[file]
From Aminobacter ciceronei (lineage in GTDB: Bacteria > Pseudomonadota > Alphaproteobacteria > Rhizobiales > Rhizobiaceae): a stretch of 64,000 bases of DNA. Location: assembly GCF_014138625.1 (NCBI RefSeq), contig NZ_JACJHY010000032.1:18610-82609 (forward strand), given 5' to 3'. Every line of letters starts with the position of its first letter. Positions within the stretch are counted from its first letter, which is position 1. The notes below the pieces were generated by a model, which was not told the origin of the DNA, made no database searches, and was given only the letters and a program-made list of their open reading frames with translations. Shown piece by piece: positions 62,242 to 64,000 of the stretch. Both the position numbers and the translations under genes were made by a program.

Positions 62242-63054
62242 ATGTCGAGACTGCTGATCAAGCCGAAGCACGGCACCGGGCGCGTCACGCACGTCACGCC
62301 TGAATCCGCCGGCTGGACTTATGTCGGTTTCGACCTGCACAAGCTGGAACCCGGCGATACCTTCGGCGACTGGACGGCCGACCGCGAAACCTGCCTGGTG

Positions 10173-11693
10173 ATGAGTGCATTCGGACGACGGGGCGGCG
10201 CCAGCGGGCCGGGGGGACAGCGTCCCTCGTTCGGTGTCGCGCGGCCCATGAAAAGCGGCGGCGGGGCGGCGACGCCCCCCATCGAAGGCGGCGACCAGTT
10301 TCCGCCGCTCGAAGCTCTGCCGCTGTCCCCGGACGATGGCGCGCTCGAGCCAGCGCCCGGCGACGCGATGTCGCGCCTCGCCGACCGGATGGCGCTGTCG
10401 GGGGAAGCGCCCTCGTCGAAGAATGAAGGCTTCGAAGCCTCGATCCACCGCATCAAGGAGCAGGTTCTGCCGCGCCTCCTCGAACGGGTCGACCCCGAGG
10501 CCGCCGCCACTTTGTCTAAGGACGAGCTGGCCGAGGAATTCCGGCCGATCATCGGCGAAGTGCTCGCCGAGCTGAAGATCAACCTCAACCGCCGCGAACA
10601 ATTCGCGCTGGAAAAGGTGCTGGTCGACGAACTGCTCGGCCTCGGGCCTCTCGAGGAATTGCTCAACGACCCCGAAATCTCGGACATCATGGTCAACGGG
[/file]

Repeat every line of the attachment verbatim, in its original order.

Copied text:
From Aminobacter ciceronei (lineage in GTDB: Bacteria > Pseudomonadota > Alphaproteobacteria > Rhizobiales > Rhizobiaceae): a stretch of 64,000 bases of DNA. Location: assembly GCF_014138625.1 (NCBI RefSeq), contig NZ_JACJHY010000032.1:18610-82609 (forward strand), given 5' to 3'. Every line of letters starts with the position of its first letter. Positions within the stretch are counted from its first letter, which is position 1. The notes below the pieces were generated by a model, which was not told the origin of the DNA, made no database searches, and was given only the letters and a program-made list of their open reading frames with translations. Shown piece by piece: positions 62,242 to 64,000 of the stretch. Both the position numbers and the translations under genes were made by a program.

Positions 62242-63054
62242 ATGTCGAGACTGCTGATCAAGCCGAAGCACGGCACCGGGCGCGTCACGCACGTCACGCC
62301 TGAATCCGCCGGCTGGACTTATGTCGGTTTCGACCTGCACAAGCTGGAACCCGGCGATACCTTCGGCGACTGGACGGCCGACCGCGAAACCTGCCTGGTG

Positions 10173-11693
10173 ATGAGTGCATTCGGACGACGGGGCGGCG
10201 CCAGCGGGCCGGGGGGACAGCGTCCCTCGTTCGGTGTCGCGCGGCCCATGAAAAGCGGCGGCGGGGCGGCGACGCCCCCCATCGAAGGCGGCGACCAGTT
10301 TCCGCCGCTCGAAGCTCTGCCGCTGTCCCCGGACGATGGCGCGCTCGAGCCAGCGCCCGGCGACGCGATGTCGCGCCTCGCCGACCGGATGGCGCTGTCG
10401 GGGGAAGCGCCCTCGTCGAAGAATGAAGGCTTCGAAGCCTCGATCCACCGCATCAAGGAGCAGGTTCTGCCGCGCCTCCTCGAACGGGTCGACCCCGAGG
10501 CCGCCGCCACTTTGTCTAAGGACGAGCTGGCCGAGGAATTCCGGCCGATCATCGGCGAAGTGCTCGCCGAGCTGAAGATCAACCTCAACCGCCGCGAACA
10601 ATTCGCGCTGGAAAAGGTGCTGGTCGACGAACTGCTCGGCCTCGGGCCTCTCGAGGAATTGCTCAACGACCCCGAAATCTCGGACATCATGGTCAACGGG